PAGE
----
June 15, 2009
by Michael J. Svigel
We’ve all been there. Slowly climbing the narrow road of the Christian life, we suddenly take a bad step and end up blowing it . . . again. The progress we had made along that precarious path becomes pointless as we slide down that craggy ledge and find ourselves once again brushing the dirt off our white robes and bandaging bruises that mark us as defeated saints. As we ponder whether it’s even worth pressing on, Satan taunts us from the nearby outcroppings, urging us to just give up. Even worse, our more “saintly” brothers and sisters in Christ shake their heads and cluck their tongues as they peer at us accusingly from farther up the slope.
The life of spiritual growth, impressively called “sanctification,” can often feel like an exercise in absolute and utter futility. Frustration, exasperation, exhaustion, disillusionment, depression—sadly, these are some of the feelings that accompany the failures of struggling saints as they desperately try to live the Christian life, putting to death the desires of the flesh and living out the fruit of the Spirit. The seemingly endless cycle of sin, repentance, sin, repentance, sin, repentance can nauseate us, making us wonder whether real sanctification is even possible in this life . . . convincing many that it’s not.
Let’s face it; in many of our approaches to the Christian life, it’s easy to get burned out, wiped out, worn out . . . sancti-fried.
Broken Promises or False Hopes?
One cause of our frustration with sanctification is our unrealistic expectation. We’ve heard so many stories about people being “delivered” from alcoholism, drug addiction, or sexual immorality. Testimonies shine brilliantly with flashy conversions in which a person’s life alters dramatically, in which a new birth seems to have completely killed the old man. The struggling Christian who endures the painfully slow process of sanctification might be able to handle hearing about these miraculous transformations if it wasn’t for those few who try to force their amazing experiences on everybody else. “God saved me and delivered me instantly from such-and-such . . . and He’ll do the same for you!” But when my instant deliverance doesn’t come, whose fault is it? God’s? Surely not! It must, of course, be my fault because I’m just too weak, too faithless, too immature, too carnal. Or maybe I’m just not really saved. If the Spirit of God did it for her, why won’t He do it for me?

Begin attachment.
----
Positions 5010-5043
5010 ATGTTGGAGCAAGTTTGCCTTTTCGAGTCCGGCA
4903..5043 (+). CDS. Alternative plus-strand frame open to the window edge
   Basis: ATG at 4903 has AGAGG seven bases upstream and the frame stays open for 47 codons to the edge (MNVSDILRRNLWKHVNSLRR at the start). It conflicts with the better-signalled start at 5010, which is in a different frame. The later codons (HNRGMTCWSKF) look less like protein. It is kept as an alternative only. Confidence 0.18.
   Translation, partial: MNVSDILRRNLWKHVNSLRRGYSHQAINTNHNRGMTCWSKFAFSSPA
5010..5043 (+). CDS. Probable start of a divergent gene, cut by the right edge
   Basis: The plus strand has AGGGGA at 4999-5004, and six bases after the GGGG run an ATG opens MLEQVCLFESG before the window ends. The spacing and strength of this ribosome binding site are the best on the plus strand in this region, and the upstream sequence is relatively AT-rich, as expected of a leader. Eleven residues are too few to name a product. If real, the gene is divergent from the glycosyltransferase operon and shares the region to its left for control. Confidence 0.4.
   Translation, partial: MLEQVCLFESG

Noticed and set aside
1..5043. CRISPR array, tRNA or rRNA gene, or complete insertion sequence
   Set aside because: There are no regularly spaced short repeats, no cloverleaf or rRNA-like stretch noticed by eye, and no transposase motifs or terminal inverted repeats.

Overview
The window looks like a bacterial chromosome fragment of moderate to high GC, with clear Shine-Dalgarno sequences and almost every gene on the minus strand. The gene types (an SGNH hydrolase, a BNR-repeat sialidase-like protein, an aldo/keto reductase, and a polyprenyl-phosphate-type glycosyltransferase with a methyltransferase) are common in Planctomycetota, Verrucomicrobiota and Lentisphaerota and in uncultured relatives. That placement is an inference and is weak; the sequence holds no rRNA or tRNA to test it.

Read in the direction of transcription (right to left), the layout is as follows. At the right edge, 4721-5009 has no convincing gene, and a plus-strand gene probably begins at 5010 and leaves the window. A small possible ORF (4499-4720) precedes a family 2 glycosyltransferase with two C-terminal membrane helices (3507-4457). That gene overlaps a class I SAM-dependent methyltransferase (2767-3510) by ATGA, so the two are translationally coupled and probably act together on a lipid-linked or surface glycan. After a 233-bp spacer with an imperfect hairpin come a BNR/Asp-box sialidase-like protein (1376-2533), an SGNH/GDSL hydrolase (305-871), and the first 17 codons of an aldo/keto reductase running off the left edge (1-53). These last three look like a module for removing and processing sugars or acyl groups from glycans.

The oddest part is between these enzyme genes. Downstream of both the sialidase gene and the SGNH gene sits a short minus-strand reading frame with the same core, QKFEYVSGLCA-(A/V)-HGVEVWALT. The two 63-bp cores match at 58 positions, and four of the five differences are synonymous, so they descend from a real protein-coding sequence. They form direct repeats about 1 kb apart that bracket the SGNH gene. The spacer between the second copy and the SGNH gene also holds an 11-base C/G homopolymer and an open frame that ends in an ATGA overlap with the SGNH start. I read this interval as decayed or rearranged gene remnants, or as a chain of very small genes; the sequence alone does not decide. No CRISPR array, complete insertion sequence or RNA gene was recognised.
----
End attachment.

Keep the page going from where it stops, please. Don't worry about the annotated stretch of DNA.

It is true that God promised to work in us “both to will and to work for His good pleasure” (Philippians 2:13); that we were “created in Christ Jesus for good works, which God prepared beforehand so that we would walk in them” (Ephesians 2:10); and that it is His mighty Spirit, not our weak flesh, who yields through us the fruit of good works against which “there is no law” (Galatians 5:23). However, it is also true that God produces in some 30, 60, or 100 times what was sown (Matthew 13:8, 23). We forget that God displays His glory in us and through us according to His own timing and for His own purposes. It is not for the clay in the Potter’s hands to say that God would get greater glory if He would fire us in His kiln today rather than constantly form us in His hands through a painful process of molding, making, casting, and recasting. As Paul said, “The thing molded will not say to the molder, ‘Why did you make me like this,’ will it?” (Romans 9:20). Trusting God for sanctification means trusting that He will work in different ways and at different times with different saints.